Cost considerations favor the use of heat and moisture exchangers. Status: We recommend the use of heat and moisture exchangers in patients who have no contraindications such as hemoptysis or requirement for high minute ventilation. Frequency of Humidifier Changes. On the basis of evidence from three level 2 trials , infrequent changes to heat and moisture exchangers may be associated with a slightly decreased incidence of VAP. Reduction in the frequency of humidifier changes might be considered as a cost-reduction measure.
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Status: We recommend weekly changes of heat and moisture exchangers. On the basis of evidence from two level 2 trials 52, 53 and two level 3 trials 54, 55 , we conclude that type of suctioning systems open or closed has no effect on the incidence of VAP. On the basis of evidence from one level 2 trial 56 , we conclude that scheduled daily changes and unscheduled changes of closed suctioning systems have no effect on the incidence of VAP.
Cost considerations favor the use of closed suctioning systems that are changed only as clinically indicated. Status: We recommend the use of closed endotracheal suction systems that are changed for each new patient and as clinically indicated. On the basis of evidence from five level 2 trials , we conclude that subglottic secretion drainage is associated with decreased incidence of VAP, especially early-onset VAP.
Status: We recommend that clinicians consider the use of subglottic secretion drainage. On the basis of evidence from one level 3 trial 62 , we conclude that chest physiotherapy may be associated with decreased incidence of VAP.
Ventilator-associated pneumonia in the ICU | Critical Care | Full Text
However, methodologic limitations of this level 3 trial and the lack of feasibility of universal application preclude widespread use of this intervention. Status: We make no recommendation. On the basis of evidence from one level 2 trial 63 and two level 3 trials 64, 65 , we conclude that there is no difference in incidence of VAP between early tracheostomy and late tracheostomy.
However, serious methodologic flaws threaten the validity of these trials. On the basis of evidence from seven level 2 trials and one level 3 trial 73 , we conclude that the use of kinetic beds is associated with decreased incidence of VAP. However, feasibility and cost concerns may be barriers to implementation. Status: We recommend that clinicians consider the use of kinetic beds.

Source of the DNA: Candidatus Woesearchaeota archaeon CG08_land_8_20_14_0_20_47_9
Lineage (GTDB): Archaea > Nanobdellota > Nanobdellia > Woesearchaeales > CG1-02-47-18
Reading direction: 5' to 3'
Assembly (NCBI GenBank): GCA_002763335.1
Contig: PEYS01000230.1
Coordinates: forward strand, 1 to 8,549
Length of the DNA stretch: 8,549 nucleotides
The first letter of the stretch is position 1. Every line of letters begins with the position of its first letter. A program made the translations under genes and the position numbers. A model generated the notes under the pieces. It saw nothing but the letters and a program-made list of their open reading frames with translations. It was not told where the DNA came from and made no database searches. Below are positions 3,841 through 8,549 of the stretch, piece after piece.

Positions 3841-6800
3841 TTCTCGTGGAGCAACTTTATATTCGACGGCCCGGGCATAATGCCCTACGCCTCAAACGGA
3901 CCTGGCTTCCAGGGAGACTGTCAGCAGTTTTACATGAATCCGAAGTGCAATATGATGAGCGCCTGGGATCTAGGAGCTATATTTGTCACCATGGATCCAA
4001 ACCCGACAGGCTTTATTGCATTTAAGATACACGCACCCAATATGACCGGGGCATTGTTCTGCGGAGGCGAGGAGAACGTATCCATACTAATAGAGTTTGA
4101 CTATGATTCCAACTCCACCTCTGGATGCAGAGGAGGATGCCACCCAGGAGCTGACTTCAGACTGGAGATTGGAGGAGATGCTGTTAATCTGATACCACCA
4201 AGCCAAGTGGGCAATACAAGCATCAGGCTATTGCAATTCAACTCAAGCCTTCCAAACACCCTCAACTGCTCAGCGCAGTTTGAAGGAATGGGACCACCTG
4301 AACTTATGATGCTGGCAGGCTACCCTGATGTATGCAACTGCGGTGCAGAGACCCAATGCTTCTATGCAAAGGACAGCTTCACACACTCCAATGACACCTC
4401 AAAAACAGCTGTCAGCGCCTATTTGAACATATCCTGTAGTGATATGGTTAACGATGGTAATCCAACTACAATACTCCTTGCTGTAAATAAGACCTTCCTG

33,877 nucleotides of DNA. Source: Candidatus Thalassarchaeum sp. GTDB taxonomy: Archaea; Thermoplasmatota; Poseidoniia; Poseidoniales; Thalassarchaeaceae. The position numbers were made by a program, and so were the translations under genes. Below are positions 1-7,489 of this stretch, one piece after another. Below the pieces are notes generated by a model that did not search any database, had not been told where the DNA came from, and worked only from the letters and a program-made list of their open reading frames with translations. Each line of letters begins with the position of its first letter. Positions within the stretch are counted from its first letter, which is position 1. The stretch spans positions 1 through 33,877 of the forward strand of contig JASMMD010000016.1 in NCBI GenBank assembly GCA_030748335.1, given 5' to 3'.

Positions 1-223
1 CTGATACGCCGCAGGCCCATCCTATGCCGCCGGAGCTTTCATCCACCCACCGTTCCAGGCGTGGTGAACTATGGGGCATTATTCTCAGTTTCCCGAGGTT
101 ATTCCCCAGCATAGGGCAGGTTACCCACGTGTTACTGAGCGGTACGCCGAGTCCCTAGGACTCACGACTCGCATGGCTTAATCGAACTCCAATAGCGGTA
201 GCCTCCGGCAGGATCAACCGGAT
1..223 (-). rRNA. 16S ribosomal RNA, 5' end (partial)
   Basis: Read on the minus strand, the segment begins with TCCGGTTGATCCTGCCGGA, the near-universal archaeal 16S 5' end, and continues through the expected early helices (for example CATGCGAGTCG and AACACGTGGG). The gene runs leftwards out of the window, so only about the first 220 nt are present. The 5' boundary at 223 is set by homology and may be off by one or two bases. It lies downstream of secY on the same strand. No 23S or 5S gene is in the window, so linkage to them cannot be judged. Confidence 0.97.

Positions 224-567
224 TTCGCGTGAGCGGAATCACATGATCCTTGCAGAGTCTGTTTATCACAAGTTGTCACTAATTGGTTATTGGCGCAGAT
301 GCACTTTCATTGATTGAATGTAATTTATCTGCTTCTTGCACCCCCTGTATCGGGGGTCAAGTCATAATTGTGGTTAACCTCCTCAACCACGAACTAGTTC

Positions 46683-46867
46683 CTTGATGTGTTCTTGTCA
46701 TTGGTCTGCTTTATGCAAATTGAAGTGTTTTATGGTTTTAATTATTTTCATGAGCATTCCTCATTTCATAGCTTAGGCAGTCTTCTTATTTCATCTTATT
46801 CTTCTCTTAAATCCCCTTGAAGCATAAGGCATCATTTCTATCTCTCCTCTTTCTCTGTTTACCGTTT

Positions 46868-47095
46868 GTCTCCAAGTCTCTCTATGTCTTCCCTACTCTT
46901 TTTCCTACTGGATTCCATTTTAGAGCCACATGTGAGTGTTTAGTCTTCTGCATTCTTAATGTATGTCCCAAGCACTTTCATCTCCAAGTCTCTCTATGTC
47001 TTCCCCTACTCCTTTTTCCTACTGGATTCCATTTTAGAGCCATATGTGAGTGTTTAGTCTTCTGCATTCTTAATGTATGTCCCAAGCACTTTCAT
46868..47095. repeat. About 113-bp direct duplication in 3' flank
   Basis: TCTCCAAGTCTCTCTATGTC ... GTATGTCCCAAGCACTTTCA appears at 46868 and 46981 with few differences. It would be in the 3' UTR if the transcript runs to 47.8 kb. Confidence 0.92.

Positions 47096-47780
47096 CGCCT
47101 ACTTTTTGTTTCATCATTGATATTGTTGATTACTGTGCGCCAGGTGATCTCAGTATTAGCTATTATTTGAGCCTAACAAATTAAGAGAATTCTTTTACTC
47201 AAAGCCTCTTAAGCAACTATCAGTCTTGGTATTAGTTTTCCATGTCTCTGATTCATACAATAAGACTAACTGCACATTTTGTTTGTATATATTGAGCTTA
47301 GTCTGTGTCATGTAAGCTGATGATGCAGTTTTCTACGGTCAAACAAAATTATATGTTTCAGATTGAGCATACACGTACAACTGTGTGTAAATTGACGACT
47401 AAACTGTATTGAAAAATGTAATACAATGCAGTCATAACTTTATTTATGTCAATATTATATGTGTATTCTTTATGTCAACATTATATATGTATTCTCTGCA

On the basis of evidence from one level 2 trial 74 , we conclude that semi-recumbent positioning caring for patients positioned at 45 degrees from horizontal is associated with decreased incidence of VAP. Semi-recumbent positioning may be unsafe for some patients but is a feasible and low-cost intervention.
Status: We recommend the use of semi-recumbent positioning, with a goal of 45 degrees, in patients without contraindications. On the basis of evidence from one level 2 trial 75 , we conclude that use of prone positioning may be associated with decreased incidence of VAP. However, methodologic concerns about this trial and the lack of feasibility of universal application preclude widespread use of this intervention.
In patients at very low risk for clinically important bleeding for example, those spontaneously breathing without coagulopathy , the best option to minimize the risk for VAP is to avoid stress ulcer prophylaxis. On the basis of evidence from two level 2 trials 76, 77 , we conclude that the use of sucralfate does not influence the incidence of VAP compared with placebo.
Status: We recommend that sucralfate not be used to minimize the risk for VAP in patients at high risk for stress ulcer bleeding. On the basis of evidence from 10 meta-analyses , we conclude that selective digestive decontamination using topical antibiotics intratracheal or oral or intravenous and topical antibiotics is associated with a decreased incidence of VAP.
Cost-effectiveness of selective digestive decontamination is of unknown magnitude. The long-term risk for emergence of antibiotic-resistant bacteria when topical antibiotics are administered in the digestive tract or the trachea is unclear and is potentially harmful. Furthermore, only the combination of intravenous and topical antibiotics is associated with a decrease in mortality.
Status: We recommend that topical antibiotics alone not be used. We make no recommendations regarding selective digestive decontamination using intravenous and topical antibiotics because of insufficient data about antibiotic resistance and cost-effectiveness.
We make no recommendation regarding intravenous antibiotics alone because of insufficient evidence. The VAP prevention guidelines published in by the Centers for Disease Control and Prevention 23 and in by the American Thoracic Society 24 provided a strong foundation for our work.
However, these documents did not explicitly outline how evidence was identified, interpreted, or integrated into recommendations. Our guideline is based on interventions tested in randomized trials that were in turn critically appraised with respect to study validity; the magnitude, precision, and homogeneity of the intervention's effect on VAP; and the safety, feasibility, and cost of the intervention.
We used structured evidence reviews 88 to generate evidence-based practice guidelines Other strengths of this guideline include the detailed, explicit processes used to search for, select, and appraise the evidence 90 ; the multidisciplinary panel; and the panel's balance of university-based and community-based clinicians.